Is the Bible from God? Christians believe that it is. Some of them believe because of an inner experience of God’s power. Some have found the Gospel accounts of Jesus’ miracles and resurrection to be credible and see these accounts as proving the Bible as a whole to be inspired. Some have been persuaded by the claim that Jesus’ life fulfilled dozens, or perhaps even hundreds, of prophecies from the Old Testament. Some feel that everyone ought to presume the Bible to be true without further discussion.
Being a Christian myself, I preach Jesus as the world’s Lord and Savior and the Bible as divine truth. Productive faith is a treasure no matter how a person comes to have it. But to me it seems that argument and evidence as well as personal experience are among many means God’s Spirit employs to draw people to Christ.
I sympathize to some degree with people who have never had faith and who find common arguments for Christianity, when considered in isolation, to be unpersuasive. People from conflicting religious traditions have claimed that an inner experience has made them certain of what they believe. Accounts of apparently miraculous events, witnessed by people seemingly of sound mind and character, are approached with skepticism by most of us, whether Christians or not, if the accounts conflict with our preexisting beliefs. And while the Bible acknowledges the value of knowing whom the witnesses are to important events and how they were in a position to have seen and heard what they claim to, the Gospels ascribed to Matthew, Mark, Luke and John are, strictly speaking, anonymous; none of the Gospel authors plainly identifies himself, informs us of which events he personally witnessed and which he did not, or informs us of whom exactly he consulted for second-hand information and under what circumstances.
Most of the prophecies fulfilled by Jesus are not explicitly predictive of the coming Messiah. In most cases they are snippets culled from a large volume of Old Testament narratives, poetry and prophetic writings. Unless we already possess faith in the integrity of the Gospel narratives, the question might at least go through our minds as to whether all the purported fulfillments are historical. To understand how they might not be, consider a modern example. At Christmastime we often see manger scenes containing the baby Jesus, Mary and Joseph, and a bull and a donkey. But the Gospels themselves make no mention of a bull and donkey. Christian artists have added these animals to the scene believing that their presence would have been appropriate based on Isaiah 1:3. This shows how easy it is to introduce a small detail to Jesus’ life out of the sincere assumption that he fulfilled Old Testament scripture. So no one need accuse early believers of dishonesty to suggest, for example, that owing to certain passages in the Psalms they may have assumed that Jesus was thirsty during the crucifixion and that soldiers cast lots over his garments (John 19:24, 28; cf. Ps. 22:18; 69:21).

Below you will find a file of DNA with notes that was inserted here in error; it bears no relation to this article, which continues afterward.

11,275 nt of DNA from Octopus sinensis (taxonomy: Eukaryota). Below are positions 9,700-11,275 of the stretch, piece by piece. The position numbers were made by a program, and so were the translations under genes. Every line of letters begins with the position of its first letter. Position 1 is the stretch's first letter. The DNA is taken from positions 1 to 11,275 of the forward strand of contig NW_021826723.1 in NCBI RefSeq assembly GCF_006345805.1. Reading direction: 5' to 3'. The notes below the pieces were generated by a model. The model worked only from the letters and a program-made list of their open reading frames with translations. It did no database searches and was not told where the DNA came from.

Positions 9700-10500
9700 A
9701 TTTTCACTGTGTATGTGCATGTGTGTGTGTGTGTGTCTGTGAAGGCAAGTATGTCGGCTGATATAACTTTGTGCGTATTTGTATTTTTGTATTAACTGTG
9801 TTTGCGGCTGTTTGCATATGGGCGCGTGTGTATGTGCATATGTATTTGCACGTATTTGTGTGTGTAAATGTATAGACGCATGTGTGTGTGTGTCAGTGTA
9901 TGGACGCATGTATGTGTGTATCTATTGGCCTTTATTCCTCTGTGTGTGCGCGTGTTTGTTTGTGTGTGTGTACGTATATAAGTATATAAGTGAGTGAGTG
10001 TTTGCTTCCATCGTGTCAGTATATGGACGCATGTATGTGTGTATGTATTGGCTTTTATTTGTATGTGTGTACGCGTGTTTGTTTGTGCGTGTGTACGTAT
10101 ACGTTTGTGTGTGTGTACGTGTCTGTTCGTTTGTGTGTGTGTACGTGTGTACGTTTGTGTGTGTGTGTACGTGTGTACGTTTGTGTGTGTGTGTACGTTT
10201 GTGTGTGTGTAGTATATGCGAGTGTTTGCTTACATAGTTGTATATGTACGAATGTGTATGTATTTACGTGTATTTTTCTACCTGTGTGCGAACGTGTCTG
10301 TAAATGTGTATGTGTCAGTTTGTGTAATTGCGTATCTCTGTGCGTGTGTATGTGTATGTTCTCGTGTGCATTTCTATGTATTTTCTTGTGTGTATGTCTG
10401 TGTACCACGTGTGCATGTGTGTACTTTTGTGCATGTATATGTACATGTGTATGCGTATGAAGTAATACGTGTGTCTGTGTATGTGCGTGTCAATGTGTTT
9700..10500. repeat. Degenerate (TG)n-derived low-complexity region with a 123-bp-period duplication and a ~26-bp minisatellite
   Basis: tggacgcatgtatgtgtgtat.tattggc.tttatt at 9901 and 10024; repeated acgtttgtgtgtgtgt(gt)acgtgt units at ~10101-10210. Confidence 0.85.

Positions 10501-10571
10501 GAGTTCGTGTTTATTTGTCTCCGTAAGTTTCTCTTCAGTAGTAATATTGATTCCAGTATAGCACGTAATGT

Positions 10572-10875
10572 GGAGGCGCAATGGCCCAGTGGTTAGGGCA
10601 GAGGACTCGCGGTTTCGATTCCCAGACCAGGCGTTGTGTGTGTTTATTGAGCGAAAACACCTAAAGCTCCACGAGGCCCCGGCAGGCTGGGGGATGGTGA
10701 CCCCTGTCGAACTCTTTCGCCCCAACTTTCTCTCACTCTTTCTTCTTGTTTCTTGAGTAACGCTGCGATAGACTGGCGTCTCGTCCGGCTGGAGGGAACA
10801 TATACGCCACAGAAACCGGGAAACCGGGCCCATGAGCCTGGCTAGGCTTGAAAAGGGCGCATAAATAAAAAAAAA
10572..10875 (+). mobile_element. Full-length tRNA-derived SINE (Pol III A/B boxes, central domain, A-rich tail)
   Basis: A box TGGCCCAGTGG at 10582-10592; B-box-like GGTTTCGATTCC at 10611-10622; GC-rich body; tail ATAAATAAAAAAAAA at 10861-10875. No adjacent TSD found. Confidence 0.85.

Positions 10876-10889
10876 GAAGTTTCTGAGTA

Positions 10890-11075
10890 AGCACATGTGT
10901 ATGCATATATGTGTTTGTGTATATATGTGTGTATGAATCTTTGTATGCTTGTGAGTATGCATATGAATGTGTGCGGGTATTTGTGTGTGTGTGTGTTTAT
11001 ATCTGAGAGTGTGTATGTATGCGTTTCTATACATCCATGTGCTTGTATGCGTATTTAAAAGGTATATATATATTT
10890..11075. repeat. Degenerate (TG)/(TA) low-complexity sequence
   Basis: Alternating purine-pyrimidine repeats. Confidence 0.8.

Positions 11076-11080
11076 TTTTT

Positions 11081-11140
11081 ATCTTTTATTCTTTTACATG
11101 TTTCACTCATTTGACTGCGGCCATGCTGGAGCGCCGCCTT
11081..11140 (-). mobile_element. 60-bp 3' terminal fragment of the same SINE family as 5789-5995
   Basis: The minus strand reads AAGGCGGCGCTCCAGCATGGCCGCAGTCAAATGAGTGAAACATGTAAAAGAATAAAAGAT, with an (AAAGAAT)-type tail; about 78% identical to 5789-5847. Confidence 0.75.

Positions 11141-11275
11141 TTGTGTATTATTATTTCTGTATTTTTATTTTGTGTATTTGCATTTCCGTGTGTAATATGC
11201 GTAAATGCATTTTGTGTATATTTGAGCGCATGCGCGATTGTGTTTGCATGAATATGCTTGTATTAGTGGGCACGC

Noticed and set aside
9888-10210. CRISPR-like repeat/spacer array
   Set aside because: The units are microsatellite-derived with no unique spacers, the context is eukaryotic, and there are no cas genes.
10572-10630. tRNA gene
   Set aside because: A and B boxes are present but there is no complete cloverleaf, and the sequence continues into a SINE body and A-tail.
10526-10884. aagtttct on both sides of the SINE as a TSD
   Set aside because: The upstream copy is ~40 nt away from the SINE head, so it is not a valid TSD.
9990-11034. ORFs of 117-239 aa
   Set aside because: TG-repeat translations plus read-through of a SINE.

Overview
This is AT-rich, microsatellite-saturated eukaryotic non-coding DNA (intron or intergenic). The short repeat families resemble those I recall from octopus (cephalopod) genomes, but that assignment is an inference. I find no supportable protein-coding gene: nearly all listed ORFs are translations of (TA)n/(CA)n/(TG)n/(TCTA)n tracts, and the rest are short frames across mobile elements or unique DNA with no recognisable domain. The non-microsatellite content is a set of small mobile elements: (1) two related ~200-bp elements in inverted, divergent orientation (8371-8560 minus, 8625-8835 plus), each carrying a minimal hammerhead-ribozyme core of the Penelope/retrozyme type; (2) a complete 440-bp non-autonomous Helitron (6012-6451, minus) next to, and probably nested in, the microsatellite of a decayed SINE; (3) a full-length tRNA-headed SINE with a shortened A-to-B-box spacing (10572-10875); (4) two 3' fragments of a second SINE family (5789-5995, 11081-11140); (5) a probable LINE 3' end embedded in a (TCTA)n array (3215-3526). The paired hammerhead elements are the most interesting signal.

I am convinced that the Gospels are a faithful record of Jesus’ life, miracles, crucifixion and resurrection. I also believe that Jesus fulfilled Old Testament prophecies. But it is the spiritual sense of the Bible’s message in the light of our experience as flawed human beings, rather than than arguments from the accuracy of Gospel reportage and fulfillment of prophecy, that most powerfully speak for the truth of the biblical gospel. That spiritual sense–what is often referred to as the “ring of truth”–is enhanced by the remarkable integration of symbols and themes across biblical documents.
People often consider symbolism to be hopelessly subjective, the last place to look for hard evidence. One of the purposes of this website is to change that perception. Symbols and types can no more be treated with perfect objectivity than can anything else, but they can be analyzed using reasonable controls. In these pages I attempt to make the case that when the symbols in the Bible are so analyzed, the results defy explanation other than by divine inspiration. To determine whether or not I succeed will require you to make an investment of your time and attention. Please make that investment today.